Family Law: Poor Behaviour and Parenting Time

, ,

When Bad Behaviour by one Spouse can Impact Parenting Time

In the recent case SEV v. TMV, 2018 BCSC 30 (“SEV”), the BC Supreme Court considered whether to grant a father increased parenting time.

In SEV, the two parties, a father and mother, were married and had two children aged approximately 7 and 9 at the time of trial. The parties separated on January 2, 2015, and in January 2017 the children began spending four days and four nights with their mother, followed by four days and three nights with their father.

The Court made several findings with respect to the father’s conduct towards the mother, including that the father sent the mother offensive text messages, communicated with others negatively about the mother, including with co-workers at the parties’ place of work (both the mother and father were RCMP officers), and that the father had two offensive decals on his truck which he acknowledged were directed at the mother – a vehicle which he used to transport the parties’ children while he exercised parenting time.

The father’s conduct was such that he was formally reprimanded by the RCMP for his communications with other members of the Detachment. The father was also ordered not to park his truck on RCMP property until the offensive decals were removed, but, at the time of trial, the father continued to park his vehicle on the street close to the Detachment so he did not have to remove the decals in questions.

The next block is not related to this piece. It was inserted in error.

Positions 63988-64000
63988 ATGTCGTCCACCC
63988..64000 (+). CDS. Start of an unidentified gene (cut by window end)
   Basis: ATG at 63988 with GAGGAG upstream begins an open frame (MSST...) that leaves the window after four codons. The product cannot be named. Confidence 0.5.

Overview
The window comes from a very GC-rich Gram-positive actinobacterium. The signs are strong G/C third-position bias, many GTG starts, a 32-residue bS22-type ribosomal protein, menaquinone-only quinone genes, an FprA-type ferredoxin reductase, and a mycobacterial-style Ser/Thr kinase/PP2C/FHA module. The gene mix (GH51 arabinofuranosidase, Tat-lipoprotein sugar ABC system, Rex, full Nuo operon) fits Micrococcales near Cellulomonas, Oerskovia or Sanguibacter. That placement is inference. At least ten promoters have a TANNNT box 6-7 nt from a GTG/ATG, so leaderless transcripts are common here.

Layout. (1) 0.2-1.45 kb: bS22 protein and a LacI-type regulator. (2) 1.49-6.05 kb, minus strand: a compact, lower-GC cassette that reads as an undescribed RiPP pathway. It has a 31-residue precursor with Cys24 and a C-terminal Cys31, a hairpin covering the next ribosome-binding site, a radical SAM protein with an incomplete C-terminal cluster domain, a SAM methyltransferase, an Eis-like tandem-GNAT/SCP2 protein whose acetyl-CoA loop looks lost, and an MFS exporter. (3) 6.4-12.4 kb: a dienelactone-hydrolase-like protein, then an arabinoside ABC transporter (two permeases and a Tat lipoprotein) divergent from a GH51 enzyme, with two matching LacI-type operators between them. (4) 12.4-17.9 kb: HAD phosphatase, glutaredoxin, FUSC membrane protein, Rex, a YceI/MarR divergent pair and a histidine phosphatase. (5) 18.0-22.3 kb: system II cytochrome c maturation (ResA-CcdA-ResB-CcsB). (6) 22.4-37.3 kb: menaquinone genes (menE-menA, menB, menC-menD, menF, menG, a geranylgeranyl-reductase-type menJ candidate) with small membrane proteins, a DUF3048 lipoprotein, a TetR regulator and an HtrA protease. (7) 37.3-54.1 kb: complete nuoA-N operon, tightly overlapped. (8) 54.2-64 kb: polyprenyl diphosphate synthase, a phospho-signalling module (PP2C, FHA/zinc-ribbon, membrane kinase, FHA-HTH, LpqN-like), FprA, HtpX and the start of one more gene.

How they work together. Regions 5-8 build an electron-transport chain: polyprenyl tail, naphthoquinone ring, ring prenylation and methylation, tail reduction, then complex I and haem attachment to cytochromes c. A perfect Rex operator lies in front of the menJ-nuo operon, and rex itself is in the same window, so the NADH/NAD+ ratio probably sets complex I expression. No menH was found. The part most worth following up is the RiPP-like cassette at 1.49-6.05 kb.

In determining how to allocate parenting time, the judge noted that the legal framework for the analysis regarding parenting time is set out in ss. 37-42 of the Family Law Act and s. 16 of the Divorce Act, and that the primary purpose of these provisions is for the Court to consider the best interests of the child or children.

In reaching the decision, the judge wrote:

  • He was not satisfied that it was is in the children’s best interests that the status quo regarding primary residence and parental responsibilities should be altered;
  • The father still harboured significant anger towards the mother which at times was detrimental to the children. This included the father’s steadfast refusal to remove the offensive decals from his truck, and what the judge considered the father’s “intransigence” in communicating appropriately at times with the mother regarding the children;
  • The mother, at the time of trial, was the more stable and reliable parent;

The judge also wrote:

[40]         I would add that, although I was not asked by [the mother]to make a finding that [the father’s] conduct towards her amounts to family violence as defined in s. 1 of the FLA and its assessment per s. 37 and 38, in my view it is very close to the line in that regard. The fact that [the father] continues to drive the children in his truck bearing the decals in question remains an important consideration regarding ongoing parenting arrangements. That is because it would be a simple matter to remove the decals but [the father] has chosen not to do so, notwithstanding his employer’s view of the matter and the needless ongoing embarrassment and discomfort which they cause [the mother]. They will also, at some point, no doubt be the subject of questions from the children.

As a consequence, the judge ordered a shared parenting schedule on a rotating cycle whereby the mother would have parenting time for six days, and that the father would have parenting time for two days thereafter.